It’s no secret that laughing feels good. But did you know it can actually provide stress relief and other health benefits?
Health Benefits of Laughter
We change physiologically when we laugh. Laughter shuts down the release of stress hormones like cortisol. It also triggers the production of feel-good neurochemicals—such as dopamine—which have calming, anti-anxiety benefits. In a large sense, laughter induces physical changes in your body that improve stress symptoms.
Here are some possible health benefits of laughter:
- Soothes tension. Laughter can stimulate circulation and muscle relaxation, which can help reduce some physical symptoms of stress.
- Improves your immune system. Positive thoughts (the kind you get while laughing) release neuropeptides that help fight stress and potentially more serious illnesses.
- Relieves pain. Believe it or not, laughter can cause the body to make its own natural pain relievers that might make you feel better.
- Connect with people and deal with difficult situations. Think about a time you went through something hard and someone made a joke to make you feel better. Sometimes it works. Try it. Also, don’t you feel more bonded with friends and family when you share a good laugh?
- Stimulates organs and increases endorphins. Laughing boosts your intake of oxygen-rich air, stimulates your heart and muscles and enhances the endorphins released by your brain. Endorphins trigger a positive feeling in the body.
- Improves your mood. Laughter can help lessen depression and anxiety and make you feel better overall.8
- Burns calories.
- Increases blood flow.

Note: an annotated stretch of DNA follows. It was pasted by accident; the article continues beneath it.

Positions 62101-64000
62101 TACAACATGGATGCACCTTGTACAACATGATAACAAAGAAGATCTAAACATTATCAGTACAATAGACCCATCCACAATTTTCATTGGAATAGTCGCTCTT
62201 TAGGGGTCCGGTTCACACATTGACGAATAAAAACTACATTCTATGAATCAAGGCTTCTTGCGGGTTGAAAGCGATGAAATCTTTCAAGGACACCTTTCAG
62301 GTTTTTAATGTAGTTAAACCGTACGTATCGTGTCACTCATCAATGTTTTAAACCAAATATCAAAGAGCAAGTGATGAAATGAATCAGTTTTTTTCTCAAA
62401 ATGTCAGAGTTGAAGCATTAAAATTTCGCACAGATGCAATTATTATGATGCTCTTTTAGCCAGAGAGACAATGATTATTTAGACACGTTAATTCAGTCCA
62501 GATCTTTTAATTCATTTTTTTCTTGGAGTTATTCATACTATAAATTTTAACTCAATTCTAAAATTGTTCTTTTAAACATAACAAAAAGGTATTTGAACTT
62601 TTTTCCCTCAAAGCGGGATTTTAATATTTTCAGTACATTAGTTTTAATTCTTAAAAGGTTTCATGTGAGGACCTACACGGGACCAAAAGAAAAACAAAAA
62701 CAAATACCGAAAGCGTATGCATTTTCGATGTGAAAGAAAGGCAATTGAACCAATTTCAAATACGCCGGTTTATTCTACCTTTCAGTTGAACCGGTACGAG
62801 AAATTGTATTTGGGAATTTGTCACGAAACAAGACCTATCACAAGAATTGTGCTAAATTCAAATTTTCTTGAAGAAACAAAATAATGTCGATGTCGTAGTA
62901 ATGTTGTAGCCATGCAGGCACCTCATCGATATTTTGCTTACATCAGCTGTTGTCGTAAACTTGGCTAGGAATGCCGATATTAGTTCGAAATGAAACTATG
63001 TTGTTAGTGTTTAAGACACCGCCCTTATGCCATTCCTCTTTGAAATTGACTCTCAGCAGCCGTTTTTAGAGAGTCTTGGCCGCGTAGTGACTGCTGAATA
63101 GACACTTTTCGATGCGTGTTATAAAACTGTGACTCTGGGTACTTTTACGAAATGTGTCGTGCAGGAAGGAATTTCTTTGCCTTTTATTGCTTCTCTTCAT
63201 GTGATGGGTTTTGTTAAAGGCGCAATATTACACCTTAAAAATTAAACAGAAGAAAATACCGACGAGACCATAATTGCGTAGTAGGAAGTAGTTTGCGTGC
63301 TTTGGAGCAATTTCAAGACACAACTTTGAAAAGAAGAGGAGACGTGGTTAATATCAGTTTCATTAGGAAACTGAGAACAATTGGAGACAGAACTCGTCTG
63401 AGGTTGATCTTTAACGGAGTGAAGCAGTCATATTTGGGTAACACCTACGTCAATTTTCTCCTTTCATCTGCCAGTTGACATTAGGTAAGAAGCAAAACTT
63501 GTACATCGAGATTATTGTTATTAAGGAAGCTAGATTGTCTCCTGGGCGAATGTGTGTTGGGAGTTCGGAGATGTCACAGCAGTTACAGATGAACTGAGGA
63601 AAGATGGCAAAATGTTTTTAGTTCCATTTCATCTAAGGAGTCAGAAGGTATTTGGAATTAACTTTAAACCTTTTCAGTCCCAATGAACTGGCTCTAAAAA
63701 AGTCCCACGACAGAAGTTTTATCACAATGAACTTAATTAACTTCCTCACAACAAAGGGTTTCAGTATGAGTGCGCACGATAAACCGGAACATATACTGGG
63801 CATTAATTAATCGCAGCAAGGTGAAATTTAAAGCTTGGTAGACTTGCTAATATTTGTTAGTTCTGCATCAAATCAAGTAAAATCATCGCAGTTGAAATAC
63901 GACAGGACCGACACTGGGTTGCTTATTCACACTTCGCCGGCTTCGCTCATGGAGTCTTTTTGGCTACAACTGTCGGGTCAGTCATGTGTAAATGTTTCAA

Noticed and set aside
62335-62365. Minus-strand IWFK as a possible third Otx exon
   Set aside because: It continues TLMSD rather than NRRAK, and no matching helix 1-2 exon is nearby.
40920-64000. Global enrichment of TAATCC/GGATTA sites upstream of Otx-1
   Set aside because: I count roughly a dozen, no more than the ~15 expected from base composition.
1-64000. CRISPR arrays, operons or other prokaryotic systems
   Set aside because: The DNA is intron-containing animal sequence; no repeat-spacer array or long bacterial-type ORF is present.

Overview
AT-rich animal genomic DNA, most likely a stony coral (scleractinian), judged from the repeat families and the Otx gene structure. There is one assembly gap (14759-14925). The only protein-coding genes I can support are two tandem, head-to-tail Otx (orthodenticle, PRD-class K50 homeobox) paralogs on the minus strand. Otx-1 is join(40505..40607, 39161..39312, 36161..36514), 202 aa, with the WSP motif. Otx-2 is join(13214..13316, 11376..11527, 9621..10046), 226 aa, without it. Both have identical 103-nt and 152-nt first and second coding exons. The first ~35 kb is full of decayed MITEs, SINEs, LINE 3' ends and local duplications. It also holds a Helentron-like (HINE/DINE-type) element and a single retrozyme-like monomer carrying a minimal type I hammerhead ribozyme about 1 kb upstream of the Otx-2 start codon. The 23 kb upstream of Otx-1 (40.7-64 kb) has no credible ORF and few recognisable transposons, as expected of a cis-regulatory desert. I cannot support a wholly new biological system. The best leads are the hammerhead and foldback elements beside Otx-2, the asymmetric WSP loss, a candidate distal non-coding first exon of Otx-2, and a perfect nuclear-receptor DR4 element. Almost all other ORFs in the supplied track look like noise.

5 Ways to Laugh More
Laugh in your everyday situations
Life can be hard, but it can also be funny. Notice humor in your routine. Think funny thoughts. Even practice laughing. It may feel forced at first, but it can quickly become a natural habit.11
Share a laugh with friends or family
Did you know you are 30 times more likely to laugh around other people than when you are by yourself? Make time to spend with people who are funny and make you laugh. It’s even better if you get them laughing too. It’s contagious! Laugh with each other. Tell jokes. Share funny stories. Laugh. And laugh more.
Watch stand-up comedy live, on television or on YouTube
Find comedians who make you laugh. Watch their routines. Tell some of their jokes. Share about the comedian with friends or family, and enjoy watching the comedian together.
Look up jokes online or in books
You can search for anything online, including good jokes. Try typing in “best knock-knock jokes” in your search engine or “best jokes” from a particular comedian. You might even try your local library or bookstore for some laughing material. Have you checked the Sunday “funnies” comic strips? Humor is everywhere.
Know what isn’t funny
Be responsible with your laughter. Don’t laugh at someone else’s expense. It’s about laughing with them—not at them. Use your best judgment to know when a joke is harmful, hurtful or unfavorable.
Challenge yourself to laugh more
Laugh the next time someone tells a joke. Think about funny moments in your everyday routine. Set a goal to watch a comedian’s stand-up or spend time with your funny friends or family. Laugh. Isn’t it nice? Practice laughing. Once you get laughing, notice if your muscles feel less tense and if you are more relaxed. That’s what we’re talking about. Don’t you feel better? The chances are, you will. That’s the power of laughter.
- “Give Your Body a Boost—With Laughter,” WebMD, last accessed May 7, 2019, , opens new window
- “You Asked: Does Laughing Have Real Health Benefits?,” Time, last accessed May 7, 2019, , opens new window
- “Stress Management,” Mayo Clinic, last accessed May 7, 2019,
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